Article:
Dupont University - the Olympian halls of learning housing the cream of America's youth, the roseate Gothic spires and manicured lawns suffused with tradition... Or so it appears to beautiful, brilliant Charlotte Simmons, a sheltered freshman from Sparta, North Carolina, who has come here on a full scholarship. But Charlotte soon learns that for the upper-crust coeds of Dupont, sex, Cool, and kegs trump academic achievement every time.
As Charlotte encounters Dupont's elite - her roommate, Beverly, a fleshy, privileged Brahmin in lusty pursuit of lacrosse players; Jojo Johanssen, the only white starting player on Dupont's godlike basketball team; the Young Turk of Saint Ray fraternity, Hoyt Thorpe, whose heady sense of entitlement and social domination is clinched by his accidental brawl with a bodyguard for the governor of California; and Adam Gellin, one of the Millennium Mutants who run the university's 'independent' newspaper and who consider themselves the last bastion of intellectual endeavour on campus - she gains a new, revelatory sense of her own power, that of her difference and of her very innocence. But little does she realize that she will act as a catalyst in all of their lives.
I finished this book three months ago and I already feel I want to read it again.
Charlotte Simmons is one of the most true-to-life characters I've ever read about in a book.
Many times I wondered how a male author could have written so realistically about a female character (in spite of the narration sometimes slipping into being overly piteous).
I feel particularly sentimental about this book, that represent my first approach to the english language.
That's why I won't, of course, be neutral about it!
Anyway, it talks with a detached sight about the transformation of a young american lady in the femme fatale of the college..very american, very sour!
A very imaginative piece of fiction in the heart of the American university system. I liked it a lot with the following advise: the book is basically divided into 3 parts. First (about 500 pages) the build-up of a the main character throughout the first semester, which is very interesting and enjoyable. After something bad happens, we go through the next 200 pages or so, following the trip to hell of Charlotte: I think this part could/should have been cut by half. In the end, we start to see the re-emergence of a new Charlotte, but this comes to an abrupt end after only 100 pages...this should have been longer......Continua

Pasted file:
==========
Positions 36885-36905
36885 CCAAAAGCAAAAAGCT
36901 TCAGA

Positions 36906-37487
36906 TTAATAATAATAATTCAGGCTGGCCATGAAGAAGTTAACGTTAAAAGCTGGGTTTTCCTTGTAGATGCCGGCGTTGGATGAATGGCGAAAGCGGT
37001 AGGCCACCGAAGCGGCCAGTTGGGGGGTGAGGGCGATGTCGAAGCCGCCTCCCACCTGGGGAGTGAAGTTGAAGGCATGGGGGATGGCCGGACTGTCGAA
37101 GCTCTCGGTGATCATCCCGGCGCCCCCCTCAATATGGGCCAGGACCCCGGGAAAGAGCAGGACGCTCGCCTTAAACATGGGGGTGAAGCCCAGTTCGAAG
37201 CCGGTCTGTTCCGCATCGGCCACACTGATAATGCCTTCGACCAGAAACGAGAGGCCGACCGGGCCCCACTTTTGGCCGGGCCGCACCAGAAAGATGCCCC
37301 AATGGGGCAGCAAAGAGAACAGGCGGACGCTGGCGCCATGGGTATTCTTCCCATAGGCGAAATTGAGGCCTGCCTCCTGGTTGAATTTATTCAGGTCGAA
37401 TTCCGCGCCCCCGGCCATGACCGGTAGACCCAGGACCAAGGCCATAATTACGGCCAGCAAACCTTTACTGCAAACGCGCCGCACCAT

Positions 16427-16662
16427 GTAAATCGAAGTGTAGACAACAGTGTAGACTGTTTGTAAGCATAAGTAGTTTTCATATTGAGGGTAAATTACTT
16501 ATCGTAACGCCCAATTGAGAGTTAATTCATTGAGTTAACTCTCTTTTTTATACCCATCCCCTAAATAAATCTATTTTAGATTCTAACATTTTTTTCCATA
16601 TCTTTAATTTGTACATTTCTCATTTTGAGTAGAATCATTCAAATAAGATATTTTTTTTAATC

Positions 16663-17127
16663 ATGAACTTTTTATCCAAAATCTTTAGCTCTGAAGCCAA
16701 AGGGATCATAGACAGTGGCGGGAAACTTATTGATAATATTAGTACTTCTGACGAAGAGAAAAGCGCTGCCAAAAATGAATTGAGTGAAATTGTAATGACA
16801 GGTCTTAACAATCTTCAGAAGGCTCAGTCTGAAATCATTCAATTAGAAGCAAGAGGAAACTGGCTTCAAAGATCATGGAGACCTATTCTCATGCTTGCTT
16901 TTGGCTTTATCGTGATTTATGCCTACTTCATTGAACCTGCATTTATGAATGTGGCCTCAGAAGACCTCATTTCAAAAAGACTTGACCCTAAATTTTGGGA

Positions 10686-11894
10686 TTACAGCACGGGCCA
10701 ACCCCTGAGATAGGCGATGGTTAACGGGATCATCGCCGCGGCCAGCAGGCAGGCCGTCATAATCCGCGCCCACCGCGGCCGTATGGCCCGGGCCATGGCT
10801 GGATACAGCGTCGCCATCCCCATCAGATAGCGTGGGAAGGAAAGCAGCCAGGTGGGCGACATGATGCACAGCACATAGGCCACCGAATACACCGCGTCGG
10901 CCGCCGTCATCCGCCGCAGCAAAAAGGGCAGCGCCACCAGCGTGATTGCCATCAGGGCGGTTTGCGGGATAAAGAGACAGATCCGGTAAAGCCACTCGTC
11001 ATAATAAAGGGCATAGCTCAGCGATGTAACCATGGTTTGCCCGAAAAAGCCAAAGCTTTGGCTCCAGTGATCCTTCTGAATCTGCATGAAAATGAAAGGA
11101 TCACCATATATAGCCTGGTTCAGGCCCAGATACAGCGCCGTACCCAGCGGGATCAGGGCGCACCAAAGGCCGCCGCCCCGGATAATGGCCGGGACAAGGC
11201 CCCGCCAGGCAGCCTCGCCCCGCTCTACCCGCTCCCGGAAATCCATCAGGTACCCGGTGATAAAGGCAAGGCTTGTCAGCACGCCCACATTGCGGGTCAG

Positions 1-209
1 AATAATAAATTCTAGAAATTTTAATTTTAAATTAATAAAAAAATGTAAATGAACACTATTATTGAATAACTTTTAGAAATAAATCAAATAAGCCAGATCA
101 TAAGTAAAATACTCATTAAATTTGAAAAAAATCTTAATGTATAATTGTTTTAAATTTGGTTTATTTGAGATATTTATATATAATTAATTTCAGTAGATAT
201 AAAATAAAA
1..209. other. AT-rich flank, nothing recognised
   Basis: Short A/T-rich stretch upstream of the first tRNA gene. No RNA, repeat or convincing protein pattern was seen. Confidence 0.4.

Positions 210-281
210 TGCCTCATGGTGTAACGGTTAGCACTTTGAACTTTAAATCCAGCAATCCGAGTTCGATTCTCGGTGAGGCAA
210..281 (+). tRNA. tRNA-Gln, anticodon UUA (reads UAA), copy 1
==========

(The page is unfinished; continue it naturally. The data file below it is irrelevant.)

I read this during my semester abroad. It was a cure for all feelings of homesickness.
Tom Wolfe is a brilliant American social commentator (Bonfire of the Vanities) and continues with Charlotte. The fact that a not-so-young but very distinguished man can narrate so clearly the thoughts and fears of a 19-year old college girl is quite a feat. He does enlist the help of his daughters.
The book is a crystal clear, sometimes smutty (necessarily, afterall this is about college life), realistic look at the typical American experience of so many young women today.
Charlotte, like myself, grew up in a small town and was head of the class. She moved away from everything she knew to the halls of academia. She soon found that there is a darker side lurking beneath the certificates and libraries.
Heartbreaking but empowering.